FIG. 12 is a sectional view showing a process step of forming a solid electrolyte layer for the prior art capacitor element;

FIG. 13 is a sectional view showing the prior art capacitor element which has undergone the electrolyte layer formation;

FIG. 14 is a perspective view showing another prior art capacitor element; and

FIG. 15 is a sectional view taken on lines XV--XV in FIG. 14.

DETAILED DESCRIPTION OF THE PREFERRED EMBODIMENTS

The preferred embodiments of the present invention will be described below with reference to FIGS. 1 through 8 of the accompanying drawings.

Reference is first made to FIGS. 1 through 3 illustrating a solid electrolytic capacitor element according to a first embodiment of the present invention. Like a conventional capacitor element, the capacitor element of this embodiment includes a porous capacitor chip 1 and an anode wire 2 projecting from a first end face 1a of the chip 1. The capacitor chip 1, which is cubic in the illustrated embodiment, may be prepared by compacting valve metal powder such as tantalum powder into a porous mass and then sintering the porous mass. The anode wire 2 may be made of tantalum or other metal. Normally, the anode wire 2 is partially embedded in the chip 1, as shown in FIG. 3.

The capacitor chip 1 has an opposite pair of side faces 1b, 1c each of which is formed with a plurality of depressions 1d. Each of the depressions 1d extends short of a second end face 1e of the chip 1 opposite to the first end face 1a and has a first limit wall LW1 (see FIG. 3). Further, each of the depressions 1d also extends short of the first end face 1a of the chip 1 and has a second limit wall LW2.

In manufacture, the porous sintered capacitor chip 1 thus configured is immersed in an aqueous solution of e.g. phosphoric acid (not shown) and subjected to anodic oxidation (electrolytic oxidation) by applying a direct current, as conventionally performed (see FIG. 10). As a result, a dielectric coating of e.g. tantalum pentoxide (not shown) is formed on the surfaces of the metal particles and on an immersed root portion of the anode wire 2 (see FIG. 11).

Then, the dielectrically coated chip 1 is immersed in an aqueous solution of e.g. manganese nitrate (not shown) to such an extent that the first end face 1a of the chip 1 is not submerged under the surface of the manganese nitrate solution, the chip 1 being thereafter taken out of the solution for baking. This step is repeated plural times to form a layer of solid electrolyte (e.g. manganese dioxide) on the dielectric coating.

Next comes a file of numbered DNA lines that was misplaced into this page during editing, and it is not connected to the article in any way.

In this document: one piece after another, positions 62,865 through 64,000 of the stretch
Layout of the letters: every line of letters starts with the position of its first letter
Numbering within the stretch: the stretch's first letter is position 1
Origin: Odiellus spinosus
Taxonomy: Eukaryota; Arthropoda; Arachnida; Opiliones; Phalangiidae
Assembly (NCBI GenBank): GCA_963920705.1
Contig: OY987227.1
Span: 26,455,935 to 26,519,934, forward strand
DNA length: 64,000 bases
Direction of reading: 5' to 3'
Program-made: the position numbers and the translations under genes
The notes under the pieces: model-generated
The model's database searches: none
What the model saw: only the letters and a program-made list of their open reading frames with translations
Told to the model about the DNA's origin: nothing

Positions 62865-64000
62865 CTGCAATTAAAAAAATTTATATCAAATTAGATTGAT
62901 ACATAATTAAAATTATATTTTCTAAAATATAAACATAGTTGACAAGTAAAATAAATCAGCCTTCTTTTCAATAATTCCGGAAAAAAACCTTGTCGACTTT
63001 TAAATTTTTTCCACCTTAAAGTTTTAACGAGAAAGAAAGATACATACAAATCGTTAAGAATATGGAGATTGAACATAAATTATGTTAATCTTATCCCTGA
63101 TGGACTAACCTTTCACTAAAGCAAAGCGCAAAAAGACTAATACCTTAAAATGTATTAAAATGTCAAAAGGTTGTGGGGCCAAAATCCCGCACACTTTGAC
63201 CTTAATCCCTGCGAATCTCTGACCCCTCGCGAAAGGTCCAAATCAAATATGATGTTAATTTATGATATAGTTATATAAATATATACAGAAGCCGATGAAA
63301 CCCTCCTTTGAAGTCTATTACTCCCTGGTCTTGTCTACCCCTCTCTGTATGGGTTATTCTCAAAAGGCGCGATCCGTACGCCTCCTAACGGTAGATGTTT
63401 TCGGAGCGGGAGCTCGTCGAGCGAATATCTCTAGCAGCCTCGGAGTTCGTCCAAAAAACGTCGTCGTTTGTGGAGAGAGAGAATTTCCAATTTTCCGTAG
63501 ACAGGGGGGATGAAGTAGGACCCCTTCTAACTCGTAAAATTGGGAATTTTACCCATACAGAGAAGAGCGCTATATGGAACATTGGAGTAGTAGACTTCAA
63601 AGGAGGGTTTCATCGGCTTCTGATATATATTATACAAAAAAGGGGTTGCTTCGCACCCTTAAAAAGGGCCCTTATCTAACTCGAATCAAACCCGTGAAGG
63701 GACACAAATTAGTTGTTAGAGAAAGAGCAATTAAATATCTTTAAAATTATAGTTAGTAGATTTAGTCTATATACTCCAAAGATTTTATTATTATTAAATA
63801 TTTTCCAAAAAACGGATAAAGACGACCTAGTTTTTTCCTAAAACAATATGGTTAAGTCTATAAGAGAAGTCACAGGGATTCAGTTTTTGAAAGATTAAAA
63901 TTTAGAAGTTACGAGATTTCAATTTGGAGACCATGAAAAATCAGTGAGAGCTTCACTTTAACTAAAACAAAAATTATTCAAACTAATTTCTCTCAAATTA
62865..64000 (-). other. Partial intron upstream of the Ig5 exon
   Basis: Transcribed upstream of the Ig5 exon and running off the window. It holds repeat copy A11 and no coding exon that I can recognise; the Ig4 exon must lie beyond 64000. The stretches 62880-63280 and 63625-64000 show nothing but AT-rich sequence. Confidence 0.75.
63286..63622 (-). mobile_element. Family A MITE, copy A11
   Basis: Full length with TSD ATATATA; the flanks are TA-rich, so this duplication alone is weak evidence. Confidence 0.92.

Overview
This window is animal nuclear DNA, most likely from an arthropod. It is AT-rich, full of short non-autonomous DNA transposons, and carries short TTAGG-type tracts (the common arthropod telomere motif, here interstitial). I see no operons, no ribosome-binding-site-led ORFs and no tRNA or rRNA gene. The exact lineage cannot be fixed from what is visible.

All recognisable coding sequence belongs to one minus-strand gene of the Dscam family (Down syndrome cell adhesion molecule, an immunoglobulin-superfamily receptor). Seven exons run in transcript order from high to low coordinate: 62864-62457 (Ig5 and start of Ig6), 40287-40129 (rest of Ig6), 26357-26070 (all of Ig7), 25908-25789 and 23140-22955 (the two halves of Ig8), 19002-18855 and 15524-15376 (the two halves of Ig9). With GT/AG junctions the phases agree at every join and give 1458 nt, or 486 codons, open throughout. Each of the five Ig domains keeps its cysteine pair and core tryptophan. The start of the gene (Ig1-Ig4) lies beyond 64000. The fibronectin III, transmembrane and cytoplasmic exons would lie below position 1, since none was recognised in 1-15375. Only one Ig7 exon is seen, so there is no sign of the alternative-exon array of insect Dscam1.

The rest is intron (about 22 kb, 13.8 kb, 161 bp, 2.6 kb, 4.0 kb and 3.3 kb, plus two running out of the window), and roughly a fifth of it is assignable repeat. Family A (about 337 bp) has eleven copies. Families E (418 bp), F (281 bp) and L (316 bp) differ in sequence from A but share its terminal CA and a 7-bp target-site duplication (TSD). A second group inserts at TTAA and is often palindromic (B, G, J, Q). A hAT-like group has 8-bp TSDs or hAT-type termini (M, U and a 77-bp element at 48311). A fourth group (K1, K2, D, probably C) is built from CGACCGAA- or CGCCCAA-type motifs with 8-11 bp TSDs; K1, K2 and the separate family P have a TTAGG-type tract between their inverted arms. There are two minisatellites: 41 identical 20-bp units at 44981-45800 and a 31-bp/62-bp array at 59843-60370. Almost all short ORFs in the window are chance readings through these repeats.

Finally, a metallic cathode terminal layer (made of silver or nickel for example) is formed on the solid electrolyte layer with an intervening layer of e.g. graphite being interposed between the cathode terminal layer and the electrolyte layer.

In the above-described process of manufacture, each of the depressions 1d facilitates permeation of the manganese nitrate solution into the porous capacitor chip 1 at the time of performing the solid electrolyte formation. Further, the lower limit wall LW1 of each depression 1d serves as a dam for limiting downward flow or escape of the manganese nitrate solution when the chip 1 is taken out of the solution after immersion. Thus, a portion of the solution retained in the depression 1d continues to permeate into the porous chip 1 after immersion and before baking, thereby reducing the required number of repetitions of immersing the chip into the solution for realizing complete permeation.

Further, the first and second limit walls LW1, LW2 of each depression 1d provide an increase of surface area which wholly or partially offsets a surface area decrease resulting from shortening the length of the depression 1d in comparison with each groove of the prior art capacitor chip (FIGS. 14 and 15).

Moreover, a volumetric reduction of the capacitor chip 1 caused by the formation of the depressions 1d is smaller than that caused by the formation of grooves in the prior art capacitor chip (FIGS. 14 and 15). Thus, the electrostatic capacity of the capacitor chip 1 (namely, the capacity of the capacitor incorporating the capacitor chip 1) can be maintained relatively high in spite of the provision of the depressions 1d for increasing the surface area of the chip 1.